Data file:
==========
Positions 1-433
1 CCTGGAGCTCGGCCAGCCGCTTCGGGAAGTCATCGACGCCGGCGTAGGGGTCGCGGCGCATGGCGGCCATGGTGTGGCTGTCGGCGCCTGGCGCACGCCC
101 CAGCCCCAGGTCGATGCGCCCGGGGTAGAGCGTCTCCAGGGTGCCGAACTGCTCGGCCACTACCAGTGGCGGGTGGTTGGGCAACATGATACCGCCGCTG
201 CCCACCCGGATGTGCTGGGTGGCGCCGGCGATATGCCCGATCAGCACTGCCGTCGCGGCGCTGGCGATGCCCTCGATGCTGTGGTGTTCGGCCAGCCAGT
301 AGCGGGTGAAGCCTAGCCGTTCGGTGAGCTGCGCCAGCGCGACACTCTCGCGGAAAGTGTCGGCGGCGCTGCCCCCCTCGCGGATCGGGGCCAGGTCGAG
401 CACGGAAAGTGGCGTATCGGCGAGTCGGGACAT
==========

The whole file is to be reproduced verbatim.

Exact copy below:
Positions 1-433
1 CCTGGAGCTCGGCCAGCCGCTTCGGGAAGTCATCGACGCCGGCGTAGGGGTCGCGGCGCATGGCGGCCATGGTGTGGCTGTCGGCGCCTGGCGCACGCCC
101 CAGCCCCAGGTCGATGCGCCCGGGGTAGAGCGTCTCCAGGGTGCCGAACTGCTCGGCCACTACCAGTGGCGGGTGGTTGGGCAACATGATACCGCCGCTG
201 CCCACCCGGATGTGCTGGGTGGCGCCGGCGATATGCCCGATCAGCACTGCCGTCGCGGCGCTGGCGATGCCCTCGATGCTGTGGTGTTCGGCCAGCCAGT
301 AGCGGGTGAAGCCTAGCCGTTCGGTGAGCTGCGCCAGCGCGACACTCTCGCGGAAAGTGTCGGCGGCGCTGCCCCCCTCGCGGATCGGGGCCAGGTCGAG
401 CACGGAAAGTGGCGTATCGGCGAGTCGGGACAT